Johnson was promoted to sergeant at age 20 and received numerous awards for his service and conduct. He had planned to enroll at the Georgia Institute of Technology in the fall to seek an engineering degree, and then return to the military, his mother said.

Johnson was the 34th service member from Montana to die in Iraq or Afghanistan, according to the office of Gov. Brian Schweitzer.

He will be buried in Arlington National Cemetery.

A memorial service is planned in Colstrip, his father said.

Mont. flags to fly at half-staff in tribute

The Associated Press

HELENA, Mont. — Gov. Brian Schweitzer has ordered that the state and U.S. flags be flown at half staff Feb. 6 and 7 in honor of U.S. Marine Sgt. Trevor Johnson, who was killed in Afghanistan.

Johnson, 23, of Colstrip, died Jan. 27 in an explosion in Helmand province. A memorial service is planned Saturday on the family ranch. He will be buried later at Arlington National Cemetery.

Johnson is survived by his wife, Nikki; and their two children, 3-year-old son Landan and 8-month-old daughter Aspyn.

Marine killed in Afghanistan remembered

The Associated Press

FORSYTH, Mont. — A Colstrip Marine who was killed by a roadside bomb in Afghanistan was remembered Saturday as a “hero” who was “always in the front” during his duties in the military.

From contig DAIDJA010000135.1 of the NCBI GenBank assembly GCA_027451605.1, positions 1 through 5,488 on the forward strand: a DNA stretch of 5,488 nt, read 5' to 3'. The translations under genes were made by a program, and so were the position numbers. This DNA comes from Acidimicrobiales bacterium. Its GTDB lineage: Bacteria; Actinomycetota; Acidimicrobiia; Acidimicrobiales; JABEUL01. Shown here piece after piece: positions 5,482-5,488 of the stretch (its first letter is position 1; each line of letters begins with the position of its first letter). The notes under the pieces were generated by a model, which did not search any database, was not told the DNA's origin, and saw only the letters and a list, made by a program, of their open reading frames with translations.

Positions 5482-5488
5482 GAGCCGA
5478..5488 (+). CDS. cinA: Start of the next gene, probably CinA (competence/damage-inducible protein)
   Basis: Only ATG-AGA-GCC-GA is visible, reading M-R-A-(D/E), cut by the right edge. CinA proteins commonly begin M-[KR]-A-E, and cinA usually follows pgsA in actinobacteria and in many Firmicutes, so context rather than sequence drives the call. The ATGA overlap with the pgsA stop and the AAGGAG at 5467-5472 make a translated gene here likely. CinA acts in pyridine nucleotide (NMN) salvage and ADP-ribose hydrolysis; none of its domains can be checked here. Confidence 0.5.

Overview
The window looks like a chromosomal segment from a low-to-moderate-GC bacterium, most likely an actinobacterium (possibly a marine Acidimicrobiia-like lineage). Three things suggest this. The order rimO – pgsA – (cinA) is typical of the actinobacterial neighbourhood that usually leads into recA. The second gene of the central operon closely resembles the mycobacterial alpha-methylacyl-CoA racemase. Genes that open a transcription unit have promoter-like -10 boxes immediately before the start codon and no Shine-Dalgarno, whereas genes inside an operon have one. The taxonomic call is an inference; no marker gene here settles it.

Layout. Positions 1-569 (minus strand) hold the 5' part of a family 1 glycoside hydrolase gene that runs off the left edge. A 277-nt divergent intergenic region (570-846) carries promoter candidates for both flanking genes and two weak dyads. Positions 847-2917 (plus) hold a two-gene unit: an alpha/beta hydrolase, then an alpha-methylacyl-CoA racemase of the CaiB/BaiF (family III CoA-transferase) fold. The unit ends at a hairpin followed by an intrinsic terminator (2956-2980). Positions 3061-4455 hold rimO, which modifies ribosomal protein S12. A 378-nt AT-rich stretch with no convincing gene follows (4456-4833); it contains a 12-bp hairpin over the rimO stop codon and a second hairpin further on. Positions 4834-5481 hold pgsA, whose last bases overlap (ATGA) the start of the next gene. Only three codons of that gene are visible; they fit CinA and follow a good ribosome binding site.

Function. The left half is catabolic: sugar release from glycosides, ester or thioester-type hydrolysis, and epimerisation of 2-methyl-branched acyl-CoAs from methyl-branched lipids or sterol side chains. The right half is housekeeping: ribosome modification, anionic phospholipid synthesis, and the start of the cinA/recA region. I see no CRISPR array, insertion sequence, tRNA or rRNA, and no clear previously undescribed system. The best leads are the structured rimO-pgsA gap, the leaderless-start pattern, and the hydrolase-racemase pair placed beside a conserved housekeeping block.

About 600 people attended the memorial service of 23-year-old Sgt. Trevor J. Johnson, who was killed in the Helmand province on Jan. 27 during combat operations.

A procession of more than 100 vehicles stretching about a mile long traveled from a baseball field in Colstrip east to the Johnson family ranch.

As their 3-year-old son Landan and 8-month-old daughter Aspyn sat with family, Johnson’s wife Nikki said her husband was “the most amazing man in the world.”

She described him as “always in the front” during his Marine duties because “he didn’t sign up to sit behind a desk.”

While they may not remember him, their children will “grow up knowing their dad’s a hero,” she said.

Johnson received military honors, including the playing of taps and a volley of gunfire, from fellow Marines. He also was awarded a Purple Heart and a folded American flag was presented to his family during the service, which was attended by Gov. Brian Schweitzer.

Johnson’s father, Tom, said “Trevor did what he was doing for everybody in America,” and he wished he had half the courage his son had.

The younger Johnson, a fifth-generation rancher, was an engineer with the 2nd Combat Engineer Battalion, 2nd Marine Division based at Camp Lejeune, N.C. His parents said he joined the Marines right out of high school and routinely took the point position on patrols during his three tours in Iraq and Afghanistan.

He will be buried in Arlington National Cemetery in Virginia on Feb. 24.

Mustang escorted MT soldier’s body to Arlington

By Chelsi Moy


MISSOULA, Mont. — When Marine Corps Sgt. Trevor J. Johnson of Forsyth was laid to rest at Arlington National Cemetery in Virginia on Tuesday, a small symbol of the fallen soldier’s ranching roots helped carry him there.

It seemed only appropriate that Johnson — a fifth-generation Montanan who grew up riding horses, herding cattle and mending fences — be escorted to his burial plot by Lonesome, a black mustang that once roamed the prairies and forested trails of this state.